Gunnery in the Grand Fleet

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Churchill noted in a memorandum of May, 1915, "Every nerve should be strained to increase the supply of naval ammunition, as the expenditure in a Fleet battle at long range may be very large."[1]

Battle Fleet

It must be clearly understood that under no circumstances is fire to be withheld for the purposes of obtaining a 'plot'; it should not even be delayed for rangefinder ranges if there is the smallest possibility of disadvantage resulting from the delay.

Battle Cruisers

On 24 February, 1915, Chatfield wrote to Captain Phillimore of Inflexible that, "Whoever gets the biggest volume of fire, short or hitting, will gain the ascendancy and keep it as the other fellow can't see to reply."[2]


On 12 June, 1915 the Battle Fleet and Cruiser Squadrons carried out target practice. Commander the Hon. Matthew R. Best aboard Iron Duke noted in his journal, "Warspte & QE salvoes were delightful to watch. Mackinnon spread about 200 [yards] with ½ charges at 12000 [yards].[3]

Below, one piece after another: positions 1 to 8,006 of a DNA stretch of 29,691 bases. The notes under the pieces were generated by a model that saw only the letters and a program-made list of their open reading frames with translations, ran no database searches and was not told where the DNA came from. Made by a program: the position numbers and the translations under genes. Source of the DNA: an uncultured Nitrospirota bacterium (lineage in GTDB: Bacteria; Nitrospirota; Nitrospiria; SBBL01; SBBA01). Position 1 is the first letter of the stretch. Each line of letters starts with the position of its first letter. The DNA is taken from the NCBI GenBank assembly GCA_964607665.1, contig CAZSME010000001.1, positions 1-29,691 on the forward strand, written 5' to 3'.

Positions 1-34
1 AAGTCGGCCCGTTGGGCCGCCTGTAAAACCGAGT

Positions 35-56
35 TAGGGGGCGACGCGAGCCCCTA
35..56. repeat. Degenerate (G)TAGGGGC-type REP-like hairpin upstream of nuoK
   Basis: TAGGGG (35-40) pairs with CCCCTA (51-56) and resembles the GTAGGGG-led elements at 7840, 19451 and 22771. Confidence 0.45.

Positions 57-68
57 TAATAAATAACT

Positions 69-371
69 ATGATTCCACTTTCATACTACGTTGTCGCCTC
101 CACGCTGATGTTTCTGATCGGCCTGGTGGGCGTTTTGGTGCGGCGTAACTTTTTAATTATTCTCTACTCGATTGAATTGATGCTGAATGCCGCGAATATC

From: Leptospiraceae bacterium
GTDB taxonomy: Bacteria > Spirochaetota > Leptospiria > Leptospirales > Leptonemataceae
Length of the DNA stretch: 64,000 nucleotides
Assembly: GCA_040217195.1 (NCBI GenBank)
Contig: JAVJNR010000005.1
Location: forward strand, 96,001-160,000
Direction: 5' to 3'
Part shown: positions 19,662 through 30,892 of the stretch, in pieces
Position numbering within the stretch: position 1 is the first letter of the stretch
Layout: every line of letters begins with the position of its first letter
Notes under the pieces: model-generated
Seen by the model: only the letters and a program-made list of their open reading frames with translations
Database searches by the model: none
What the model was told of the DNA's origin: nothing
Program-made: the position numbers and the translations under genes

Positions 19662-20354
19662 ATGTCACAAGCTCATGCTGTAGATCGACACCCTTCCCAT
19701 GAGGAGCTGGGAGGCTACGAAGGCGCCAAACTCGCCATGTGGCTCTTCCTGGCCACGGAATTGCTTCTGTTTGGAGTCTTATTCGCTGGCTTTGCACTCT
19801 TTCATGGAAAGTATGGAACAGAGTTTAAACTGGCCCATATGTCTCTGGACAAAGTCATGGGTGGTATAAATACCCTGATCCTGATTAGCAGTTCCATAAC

See Also


  1. Churchill. The World Crisis. II. p. 1412.
  2. Acheson Papers. Imperial War Museum. IWM 1617 P160. Quoted in Gordon. Rules of the Game. p. 47.
  3. Commander Matthew Best's notebook entry for 12 June, 1915. Liddle Collection. University of Leeds. RNMN/BEST. Box 1. Volume III.


  • Seligmann, Matthew (January 2012). "A German Preference for a Medium Range-Range Battle? British Assumptions about German Naval Gunnery, 1914-1915". War in History 19 (1): pp. 33-48.

Primary Sources